When it comes to President Trump potentially pardoning himself, he should be careful what he wishes for, according to USA Today contributors Philip Allen Lacovara, Jeffrey Abramson, and Dennis Aftergut.
A 1974 ruling from the DOJ's Office of Legal Counsel said that a President cannot pardon himself, but the contributors write that courts haven't had an opportunity to test that conclusion -- yet.
"There is a menu of recent federal Trump crimes to choose from — his pressuring the Georgia Secretary of State to 'find' enough votes to overturn the state's election result would seem to violate federal law making it a crime to attempt to deprive citizens of their right to a fair and impartially conducted election," they write. "Trump's call to an angry mob to march on the Capitol has every appearance of violating federal law defining a "seditious conspiracy" as one that uses 'force to seize, take, or possess any property of the United States' or to 'hinder, or delay the execution of any law of the United States.'"
According to USA Today, Acting Attorney General, Jeffrey Rosen can't be relied upon to uphold the 1974 ruling. But Joe Biden's pick for Attorney General, Merrick Garland, "is a man of the law."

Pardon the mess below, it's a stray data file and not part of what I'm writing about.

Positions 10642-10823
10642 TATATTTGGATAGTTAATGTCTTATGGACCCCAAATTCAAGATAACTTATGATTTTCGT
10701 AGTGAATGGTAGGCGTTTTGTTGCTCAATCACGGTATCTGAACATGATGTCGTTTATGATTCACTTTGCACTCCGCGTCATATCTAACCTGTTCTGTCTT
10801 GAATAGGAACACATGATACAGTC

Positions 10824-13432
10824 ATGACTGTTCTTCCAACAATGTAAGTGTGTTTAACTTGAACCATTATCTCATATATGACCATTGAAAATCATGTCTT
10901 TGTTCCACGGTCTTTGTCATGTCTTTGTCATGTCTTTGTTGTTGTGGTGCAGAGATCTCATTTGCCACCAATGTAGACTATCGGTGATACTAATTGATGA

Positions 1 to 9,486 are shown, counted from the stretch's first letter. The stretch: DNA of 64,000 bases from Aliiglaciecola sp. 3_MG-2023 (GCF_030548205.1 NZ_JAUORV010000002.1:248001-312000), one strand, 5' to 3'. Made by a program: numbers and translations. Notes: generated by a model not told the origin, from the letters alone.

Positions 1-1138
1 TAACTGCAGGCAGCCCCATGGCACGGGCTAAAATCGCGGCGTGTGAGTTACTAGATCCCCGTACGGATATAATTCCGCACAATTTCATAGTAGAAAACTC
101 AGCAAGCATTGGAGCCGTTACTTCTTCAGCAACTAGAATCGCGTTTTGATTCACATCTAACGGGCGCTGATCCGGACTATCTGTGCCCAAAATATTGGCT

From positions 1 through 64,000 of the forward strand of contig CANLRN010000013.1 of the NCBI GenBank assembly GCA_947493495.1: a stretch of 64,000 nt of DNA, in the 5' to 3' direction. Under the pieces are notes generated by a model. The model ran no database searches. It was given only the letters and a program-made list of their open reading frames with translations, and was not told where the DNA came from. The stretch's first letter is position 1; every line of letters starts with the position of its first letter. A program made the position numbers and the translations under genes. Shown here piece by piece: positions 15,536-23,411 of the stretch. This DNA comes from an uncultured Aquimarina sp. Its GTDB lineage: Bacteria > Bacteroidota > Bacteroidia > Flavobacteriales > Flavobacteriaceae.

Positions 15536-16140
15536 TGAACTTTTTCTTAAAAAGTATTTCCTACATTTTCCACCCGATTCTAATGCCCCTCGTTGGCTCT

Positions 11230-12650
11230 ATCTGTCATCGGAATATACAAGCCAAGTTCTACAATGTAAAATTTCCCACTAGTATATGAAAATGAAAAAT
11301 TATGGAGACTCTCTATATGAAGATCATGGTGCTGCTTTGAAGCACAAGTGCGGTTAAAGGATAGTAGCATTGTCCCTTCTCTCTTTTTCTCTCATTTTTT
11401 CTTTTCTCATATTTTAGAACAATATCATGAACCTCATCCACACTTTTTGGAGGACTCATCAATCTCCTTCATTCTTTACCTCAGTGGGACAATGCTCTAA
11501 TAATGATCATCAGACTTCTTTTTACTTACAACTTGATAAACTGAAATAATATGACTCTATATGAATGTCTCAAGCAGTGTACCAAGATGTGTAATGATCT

While there are arguments in favor of self-pardoning, one must consider the absurdity of the concept -- "a president could pardon himself for bribery or treason or fomenting insurrection, the very crimes for which he was impeached the week before. And then re-commit the same acts and pardon himself again," write USA Today's contributors.
"Even ardent textualists, intent on reading the Constitution strictly according to its words, should recognize what the DOJ concluded in 1974 and others have recently agreed: The framers of a Constitution designed to enshrine the rule of law cannot have contemplated allowing anyone to be judge in his or her own case.'"
Read the full op-ed over at USA Today.